Are we supposed to believe that this Queen is benevolent and compassionate? Not only did she trap the whale for torture but she’s feeding her people to it. But it’s OK because she forgot she did that. And it is all in order to save her people. Her dumb as a post people who don’t even know how to build an engine. And she must be having pangs of guilt because every ten years or so she investigates what’s up with—not her disappearing people or the Smilers or the tentacles that are ripping holes in her roads—but with glasses of water that don’t show evidence of engine vibrations. And like clockwork, every ten years she once again chooses to forget; only to start the cycle all over again. Here’s an idea, Queenie: why don’t you write yourself a note, or make a recording like Amy, telling you to R-E-L-A-X?  (My apologies to Aaron Rodgers.) Let yourself know that it’s you behind the water thing and to just chill out and enjoy your water glass concerts in peace.
What of the whale? The Last of the Star Whales? How does the Queen even know that the Star Whale will eat people? What gave her the bright idea to feed the whale her subjects? What did the whale live on before? Flying through the universe, did it visit planets to devour populations? Can’t it feed itself as it flies around with a country on its back?
This rubbish heap of a narrative has all been carefully crafted to drive home its message. A message of the Doctor and of Amy.
The first clue is obvious. “We are observers only. That’s the one rule I’ve always stuck to in all my travels. I never get involved in the affairs of other peoples or planets.” That is a bald-faced lie. That is a statement only William Hartnell’s Doctor could make and mean. Perhaps early in this new regeneration the Doctor has reverted to his original personality. Except this statement is immediately followed by the Doctor rushing out to interfere. And now we get the point hammered in by Amy: “You never interfere in the affairs of other peoples or planets, unless there’s children crying?”
From there everything leads to the Sophie’s Choice dilemma: “Humanity or the alien.” It is why Amy chose to forget. She can’t remember why she forgot, but the Doctor tells her: “You took it upon yourself to save me from that.” The Doctor chastises her for this decision, which she can’t even remember and for all he knows isn’t accurate, and washes his hands of her. It’s his choice to make, by golly, and no one is going to stop him from doing the worst thing he will ever do. Because he only has three choices and each is equally reprehensible: “One, I let the Star Whale continue in unendurable agony for hundreds more years. Two, I kill everyone on this ship. Three, I murder a beautiful, innocent creature as painlessly as I can.”
Oh, how many things can I find wrong with this? Let me just list a few more options. One, he stops the torture but leaves the whale hooked up to fly Starship UK where it chooses. Two, he tries to communicate with the whale to find out what it is thinking and what its plans are and what further options are available. Three, he builds an engine for Starship UK. Four, he transports the entire population via the TARDIS to an acceptable location and frees the Star Whale. I don’t think it’s necessary to list any more, Gary. Pick an option, any option. Mix and match if you like.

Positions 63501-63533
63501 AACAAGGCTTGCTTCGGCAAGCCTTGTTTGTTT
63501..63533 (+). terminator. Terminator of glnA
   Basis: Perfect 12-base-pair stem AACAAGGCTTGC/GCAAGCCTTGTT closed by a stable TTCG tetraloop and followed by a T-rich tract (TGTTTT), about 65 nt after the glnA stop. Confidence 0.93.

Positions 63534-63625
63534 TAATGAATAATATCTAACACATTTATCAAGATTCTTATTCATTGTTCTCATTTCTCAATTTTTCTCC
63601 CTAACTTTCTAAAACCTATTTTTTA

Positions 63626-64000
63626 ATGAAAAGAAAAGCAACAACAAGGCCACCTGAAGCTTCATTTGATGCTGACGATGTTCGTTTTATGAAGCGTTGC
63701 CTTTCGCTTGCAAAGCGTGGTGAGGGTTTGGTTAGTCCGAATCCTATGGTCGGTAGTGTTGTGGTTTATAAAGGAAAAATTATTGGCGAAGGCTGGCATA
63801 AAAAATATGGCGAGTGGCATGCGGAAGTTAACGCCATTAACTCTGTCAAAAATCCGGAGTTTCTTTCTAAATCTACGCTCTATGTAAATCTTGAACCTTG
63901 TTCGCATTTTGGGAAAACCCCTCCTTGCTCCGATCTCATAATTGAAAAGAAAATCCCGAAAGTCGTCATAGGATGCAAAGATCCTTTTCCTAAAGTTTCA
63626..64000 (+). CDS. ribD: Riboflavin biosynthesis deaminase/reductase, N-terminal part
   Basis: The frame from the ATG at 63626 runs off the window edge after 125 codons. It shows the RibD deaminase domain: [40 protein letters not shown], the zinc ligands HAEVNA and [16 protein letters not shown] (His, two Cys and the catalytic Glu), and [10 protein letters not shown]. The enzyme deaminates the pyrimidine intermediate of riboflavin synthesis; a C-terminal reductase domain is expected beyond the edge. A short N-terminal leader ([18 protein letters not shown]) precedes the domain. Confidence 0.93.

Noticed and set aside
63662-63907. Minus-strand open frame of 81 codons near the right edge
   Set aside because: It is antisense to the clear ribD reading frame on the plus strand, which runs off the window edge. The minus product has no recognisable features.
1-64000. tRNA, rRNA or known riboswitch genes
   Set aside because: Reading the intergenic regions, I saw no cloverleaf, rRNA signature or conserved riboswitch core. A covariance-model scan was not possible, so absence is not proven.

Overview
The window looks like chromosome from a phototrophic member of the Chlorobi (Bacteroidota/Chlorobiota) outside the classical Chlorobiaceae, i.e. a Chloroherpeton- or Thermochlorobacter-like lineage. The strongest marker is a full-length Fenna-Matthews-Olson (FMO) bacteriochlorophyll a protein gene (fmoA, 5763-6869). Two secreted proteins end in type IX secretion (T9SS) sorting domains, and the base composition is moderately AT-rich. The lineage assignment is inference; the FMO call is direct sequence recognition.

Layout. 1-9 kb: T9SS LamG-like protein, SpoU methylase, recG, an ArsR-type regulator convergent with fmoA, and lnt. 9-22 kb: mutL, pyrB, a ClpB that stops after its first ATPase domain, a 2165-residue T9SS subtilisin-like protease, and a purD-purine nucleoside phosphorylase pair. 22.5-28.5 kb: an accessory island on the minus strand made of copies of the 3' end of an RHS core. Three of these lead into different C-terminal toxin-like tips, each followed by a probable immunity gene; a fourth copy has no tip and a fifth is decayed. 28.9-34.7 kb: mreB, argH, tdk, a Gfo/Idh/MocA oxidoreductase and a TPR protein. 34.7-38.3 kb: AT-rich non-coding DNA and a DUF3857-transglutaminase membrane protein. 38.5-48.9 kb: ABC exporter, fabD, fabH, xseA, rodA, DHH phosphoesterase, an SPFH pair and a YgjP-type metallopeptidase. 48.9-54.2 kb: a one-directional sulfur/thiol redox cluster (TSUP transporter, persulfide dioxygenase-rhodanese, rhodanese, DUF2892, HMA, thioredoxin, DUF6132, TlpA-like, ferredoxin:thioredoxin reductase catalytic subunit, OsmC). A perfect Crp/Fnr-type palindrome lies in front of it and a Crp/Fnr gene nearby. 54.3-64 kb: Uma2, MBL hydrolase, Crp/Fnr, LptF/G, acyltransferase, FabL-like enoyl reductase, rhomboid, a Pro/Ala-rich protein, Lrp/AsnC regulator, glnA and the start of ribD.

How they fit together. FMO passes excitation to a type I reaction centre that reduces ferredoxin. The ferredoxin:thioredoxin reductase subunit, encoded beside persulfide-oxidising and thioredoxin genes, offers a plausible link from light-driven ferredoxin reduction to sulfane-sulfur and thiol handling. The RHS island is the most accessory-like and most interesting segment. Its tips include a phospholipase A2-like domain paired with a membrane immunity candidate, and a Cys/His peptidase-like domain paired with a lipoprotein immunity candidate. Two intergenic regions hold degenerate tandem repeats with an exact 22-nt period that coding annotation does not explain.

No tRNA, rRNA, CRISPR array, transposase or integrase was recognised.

But the Doctor doesn’t even stop to think that there could be alternate solutions to the problem. More humane solutions. Instead he is going to render the whale brain dead. Will the whale still require sustenance? Will the Doctor allow the continued feeding of the undesirables to the whale? Will the whale be able to navigate once it has no cognitive thought left? (Which begs the question—were the peoples of the Starship UK even directing the whale or were they just prodding it to continual motion, never mind where it was headed? What was their plan in that case? Just eternal movement through the heavens with no destination in mind? If that’s the case, why bother with torture? They’re strapped on; just go along for the ride. Why would they need to go any faster?) The Doctor does not think through any of these questions. He just doesn’t think.
The script never allows the Doctor to think. It never allows the Doctor to come up with a Doctor-like solution. The script very decidedly steers the Doctor to this impossible choice with no other options considered. It does this so that it can steer Amy to her action. “Notice everything.” “The last of its kind.” “It won’t eat the children.” Blah, blah, blah. Voila. Amy sees the message that the episode has been spelling out for all to see. The big shiny message. Here is her long-winded and reiterative explanation: “The Star Whale didn’t come like a miracle all those years ago. It volunteered. You didn’t have to trap it or torture it. That was all just you. It came because it couldn’t stand to watch your children cry. What if you were really old, and really kind and alone? Your whole race dead. No future. What couldn’t you do then? If you were that old, and that kind, and the very last of your kind, you couldn’t just stand there and watch children cry.” She says this as she looks pointedly at the Doctor.
OK. We get the message.
But here is where the show adds the insult to the injury. Because the show thinks we are stupid. And so the show has Amy yet again spell out the message in big block letters for the dumb as a post audience: “I’ve seen it before. Very old and very kind and the very, very last. Sound a bit familiar?”
Yes, it sounds familiar because it has been explicitly stated again and again. We get the message already.
And then, the last straw: the show breaks out the big scary crack. What this big scary crack is doing on a starship on the back of a giant space whale is beyond me. It has no reason for being other than to act as a signpost for the viewer. An ominous signpost of big scary crack stories to come.
At this point I will paraphrase the Doctor and say, ‘Nobody connected to New Who has anything to say to me today!’
I’m done, Gary. I’m through.